Caribbean American Heritage Month

Happy Caribbean American Heritage Month! To learn more about Caribbean culture, life, and history, we partnered with SHU’s West Indian Student Organization (WISO) and compiled a list of reading recommendations. Below is a list recommended by Ijah Penn, the treasurer of SHU WISO. To see more reading recommendations, you can go on Instagram and follow #caribbeanreads, and you can get involved in SHU WISO or learn more about their organization by following their Instagram: shu_wiso

Additionally, Chelsea Barrett, Business Librarian and Africana Studies liaison, compiled a new Research Guide on Caribbean Studies. Please check it out and provide feedback!

1. Land of Love and Drowning (2014)- The author Tiphanie Yanique represents St. Thomas and the U.S Virgin Islands. The story is a book of twisted and dark family secrets that plague the Bradshaw women over 60 years in the early 90’s in the U.S Virgin Islands. The novel is available as a print book in the library.

2. Elizabeth Nunez is a Trinidadian author who writes about internal cultural and societal struggles and the complex identities of her characters reflect the turmoil of these challenges. Two of Nunez’s works listed below can be found in the SHU library catalog as ebooks: Even in Paradise (2016),  and Not Everyday Use (2014).

3. The Dragon Can’t Dance (1986) by Earl Lovelace is a novel that discusses the difficulty of postcolonial Trinidad. The story is told through one man’s preparations of an elaborate dragon costume for Carnival as he attempts to shed the struggles of his life after Emancipation.  This book can be found in print in the library.

5. A Brief History of the Seven Killing (2014) is written by Marlon James, who represents Jamaica. The novel is a suspense-filled fictional story about Jamaica’s history and the political climate of the 1960’s through the 80’s. This book can be found in print in the library.

6. Esmeralda Santiago is a prominent Puerto Rican author in the United States. She writes memoirs that encapsulate her own assimilation into this American culture and way of life, which allow others with similar experiences to relate and feel represented. Her writing showcases themes of self-discovery, immigration, working-class immigrant experience and biculturalism.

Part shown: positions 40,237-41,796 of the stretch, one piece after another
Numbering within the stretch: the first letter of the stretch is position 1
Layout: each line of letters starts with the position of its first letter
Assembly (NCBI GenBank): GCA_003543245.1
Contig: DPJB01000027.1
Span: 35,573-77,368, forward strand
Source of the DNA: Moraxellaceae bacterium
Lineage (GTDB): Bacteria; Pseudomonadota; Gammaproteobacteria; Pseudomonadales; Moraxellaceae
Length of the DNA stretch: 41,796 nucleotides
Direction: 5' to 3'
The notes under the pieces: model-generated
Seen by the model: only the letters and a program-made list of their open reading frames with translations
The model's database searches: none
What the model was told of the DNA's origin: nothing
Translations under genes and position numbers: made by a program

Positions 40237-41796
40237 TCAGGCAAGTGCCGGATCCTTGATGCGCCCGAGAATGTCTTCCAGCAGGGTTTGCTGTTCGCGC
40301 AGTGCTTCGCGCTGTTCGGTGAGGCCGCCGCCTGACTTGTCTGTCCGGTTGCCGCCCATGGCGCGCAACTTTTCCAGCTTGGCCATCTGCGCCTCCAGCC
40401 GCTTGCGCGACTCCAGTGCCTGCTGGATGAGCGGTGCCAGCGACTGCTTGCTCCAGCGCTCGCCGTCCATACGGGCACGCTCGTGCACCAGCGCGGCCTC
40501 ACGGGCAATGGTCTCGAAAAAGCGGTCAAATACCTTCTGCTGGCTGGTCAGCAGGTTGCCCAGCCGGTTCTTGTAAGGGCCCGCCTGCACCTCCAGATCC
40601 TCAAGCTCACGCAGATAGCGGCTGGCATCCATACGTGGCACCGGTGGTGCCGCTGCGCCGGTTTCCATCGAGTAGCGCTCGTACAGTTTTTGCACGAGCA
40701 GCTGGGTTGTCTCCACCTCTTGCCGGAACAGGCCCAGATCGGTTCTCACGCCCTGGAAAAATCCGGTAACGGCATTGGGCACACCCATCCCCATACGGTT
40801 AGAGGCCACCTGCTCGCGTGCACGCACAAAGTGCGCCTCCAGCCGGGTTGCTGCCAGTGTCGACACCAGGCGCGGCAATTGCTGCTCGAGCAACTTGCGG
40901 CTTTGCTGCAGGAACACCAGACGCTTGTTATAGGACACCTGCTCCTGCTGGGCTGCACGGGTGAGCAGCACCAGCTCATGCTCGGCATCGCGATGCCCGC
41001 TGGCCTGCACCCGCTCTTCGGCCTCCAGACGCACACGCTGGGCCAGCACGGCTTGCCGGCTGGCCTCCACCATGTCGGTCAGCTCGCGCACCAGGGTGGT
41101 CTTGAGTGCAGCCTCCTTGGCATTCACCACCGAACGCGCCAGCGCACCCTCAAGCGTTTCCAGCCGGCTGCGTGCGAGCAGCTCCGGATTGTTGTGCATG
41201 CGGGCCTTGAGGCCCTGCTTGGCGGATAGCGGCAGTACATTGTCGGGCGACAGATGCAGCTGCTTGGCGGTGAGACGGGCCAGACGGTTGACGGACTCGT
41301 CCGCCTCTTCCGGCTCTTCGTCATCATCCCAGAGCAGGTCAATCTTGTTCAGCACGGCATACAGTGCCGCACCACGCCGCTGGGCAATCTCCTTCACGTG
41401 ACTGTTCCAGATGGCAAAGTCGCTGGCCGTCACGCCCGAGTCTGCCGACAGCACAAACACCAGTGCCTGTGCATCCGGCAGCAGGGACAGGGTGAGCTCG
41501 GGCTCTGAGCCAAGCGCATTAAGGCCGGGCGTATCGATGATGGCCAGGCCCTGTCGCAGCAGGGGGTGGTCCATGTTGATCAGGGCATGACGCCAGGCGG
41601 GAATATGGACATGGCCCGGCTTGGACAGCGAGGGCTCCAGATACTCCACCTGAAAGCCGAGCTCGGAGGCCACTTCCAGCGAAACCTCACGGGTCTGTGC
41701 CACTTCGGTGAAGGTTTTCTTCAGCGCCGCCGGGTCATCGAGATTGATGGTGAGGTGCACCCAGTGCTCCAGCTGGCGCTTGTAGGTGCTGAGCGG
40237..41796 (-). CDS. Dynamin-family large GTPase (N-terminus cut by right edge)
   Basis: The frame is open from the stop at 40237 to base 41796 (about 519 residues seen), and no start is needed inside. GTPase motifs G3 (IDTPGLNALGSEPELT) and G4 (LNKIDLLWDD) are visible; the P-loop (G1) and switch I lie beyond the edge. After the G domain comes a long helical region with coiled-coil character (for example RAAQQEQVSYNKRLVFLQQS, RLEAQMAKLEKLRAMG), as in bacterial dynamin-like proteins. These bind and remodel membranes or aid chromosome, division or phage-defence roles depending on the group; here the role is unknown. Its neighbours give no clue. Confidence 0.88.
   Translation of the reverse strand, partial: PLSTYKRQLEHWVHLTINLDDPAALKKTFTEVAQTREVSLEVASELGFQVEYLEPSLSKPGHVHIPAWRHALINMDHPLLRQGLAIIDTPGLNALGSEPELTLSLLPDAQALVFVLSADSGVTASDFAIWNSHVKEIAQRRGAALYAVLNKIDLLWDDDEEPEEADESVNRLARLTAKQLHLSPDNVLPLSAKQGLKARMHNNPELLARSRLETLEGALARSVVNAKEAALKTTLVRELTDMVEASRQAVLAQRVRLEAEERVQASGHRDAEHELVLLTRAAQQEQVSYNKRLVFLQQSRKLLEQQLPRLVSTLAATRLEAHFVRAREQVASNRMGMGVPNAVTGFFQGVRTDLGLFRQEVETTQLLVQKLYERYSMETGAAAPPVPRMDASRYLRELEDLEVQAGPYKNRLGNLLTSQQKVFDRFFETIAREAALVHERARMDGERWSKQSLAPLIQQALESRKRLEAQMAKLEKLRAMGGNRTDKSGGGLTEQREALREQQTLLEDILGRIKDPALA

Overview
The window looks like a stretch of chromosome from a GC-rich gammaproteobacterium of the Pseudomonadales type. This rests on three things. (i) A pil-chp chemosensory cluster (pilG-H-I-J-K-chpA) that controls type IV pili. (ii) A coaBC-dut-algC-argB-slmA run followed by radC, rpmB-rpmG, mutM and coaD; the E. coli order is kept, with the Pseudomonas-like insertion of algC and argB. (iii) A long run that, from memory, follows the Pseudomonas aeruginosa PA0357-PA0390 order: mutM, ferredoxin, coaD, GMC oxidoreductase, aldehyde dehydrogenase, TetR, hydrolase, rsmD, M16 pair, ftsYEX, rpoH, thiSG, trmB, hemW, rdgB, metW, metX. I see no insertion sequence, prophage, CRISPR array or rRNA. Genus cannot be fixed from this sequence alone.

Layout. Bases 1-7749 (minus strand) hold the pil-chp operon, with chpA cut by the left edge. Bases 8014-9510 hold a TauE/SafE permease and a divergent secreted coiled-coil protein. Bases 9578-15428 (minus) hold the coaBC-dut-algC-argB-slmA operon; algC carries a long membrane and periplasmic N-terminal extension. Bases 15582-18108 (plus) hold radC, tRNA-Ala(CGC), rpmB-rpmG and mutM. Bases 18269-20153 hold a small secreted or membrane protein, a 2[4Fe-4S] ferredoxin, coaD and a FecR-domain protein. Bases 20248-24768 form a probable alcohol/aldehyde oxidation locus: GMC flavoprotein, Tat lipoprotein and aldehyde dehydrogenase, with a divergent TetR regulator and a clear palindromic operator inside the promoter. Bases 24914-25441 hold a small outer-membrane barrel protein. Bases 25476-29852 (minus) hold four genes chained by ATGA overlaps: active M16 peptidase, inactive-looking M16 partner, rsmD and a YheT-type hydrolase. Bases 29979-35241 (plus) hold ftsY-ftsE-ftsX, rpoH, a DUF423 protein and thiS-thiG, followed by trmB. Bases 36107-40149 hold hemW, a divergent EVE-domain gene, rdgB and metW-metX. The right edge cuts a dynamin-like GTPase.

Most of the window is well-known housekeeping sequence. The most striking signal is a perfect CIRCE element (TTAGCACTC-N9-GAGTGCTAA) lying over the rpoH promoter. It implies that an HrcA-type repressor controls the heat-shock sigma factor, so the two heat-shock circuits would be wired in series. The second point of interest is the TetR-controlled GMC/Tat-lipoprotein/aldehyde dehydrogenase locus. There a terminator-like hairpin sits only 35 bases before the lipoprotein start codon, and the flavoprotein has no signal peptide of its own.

Below are just a few samples of her writing and contributions:

Esmeralda Santiago. “El Hombre Que Yo Amo.” Ploughshares, vol. 26, no. 2/3, 2000, p. 146. EBSCOhost. Link to Read Full Text.

Video: “Esmeralda Santiago discusses her novel When I Was Puerto Rican.”

More selections from Santiago’s writing are also available to read in this print book, Boricuas: Influential Puerto Rican Writings — An Anthology

 

Anti-Racist Readings

As members of an academic community, we strive to continually better ourselves and the world through learning and education. These books, recommended by academics and experts all around the world like Ibram X. Kendi, Director of the Antiracist Research and Policy Center at American University, may help you challenge your own internalized biases and understand the pervasiveness of racism in history that colors society to this day.

Read the University’s Statement Regarding Unrest Across the Nation.

Anti-Racism Readings in eBooks from the Library Collections

Fatal Invention: How Science, Politics, and Big Business Re-Create Race in the Twenty-First Century by Dorothy Roberts

How to be an Anti-Racist by Ibram X. Kendi

The New Jim Crow: Mass Incarceration in the Age of Colorblindness by Michelle Alexander

Locking Up Our Own: Crime and Punishment in Black America by James Forman

The Autobiography of Malcolm-X

We Have Not Been Moved: Resisting Racism and Militarism in 21st Century America

Black and Blue : the Origins and Consequences of Medical Racism

The Construction of Whiteness: An Interdisciplinary Analysis of Race Formation and The Meaning of a White Identity

White Women, Race Matters: The Social Construction of Whiteness by Ruth Frankenberg

“Why Are All the Black Kids Sitting Together in the Cafeteria?”: And Other Conversations About Race by Beverly Daniel Tatum

ebrary books featured in ProQuest database search results.

In a recent enhancement to ProQuest’s platform, eBooks from ebrary are now included in ProQuest database search results.

If you search any ProQuest database, including ProQuest Central, you will see a tab marked “ebrary books” next to your total search results.

You can also search for eBooks right in the recently updated  ebrary database.

e-books

With two new licenses for e-books, the University Libraries is happy to announce that the Seton Hall community now has access to almost 180,000 e-books, 24 hours a day 7 days a week.  These are available through SetonCat and through the main search box (“Search Ebooks”) on the Libraries’ web page.  Off campus users will need to give their PirateNet Username and Password to login, and one of the book packages requires an account be set up to fully download the book (but you can print out individual chapters up to 60 pages without doing so).  This represents a significant step forward in access to a broad range of titles, and is a wonderful supplement to the other electronic holdings of Seton Hall University Libraries.

Font Resize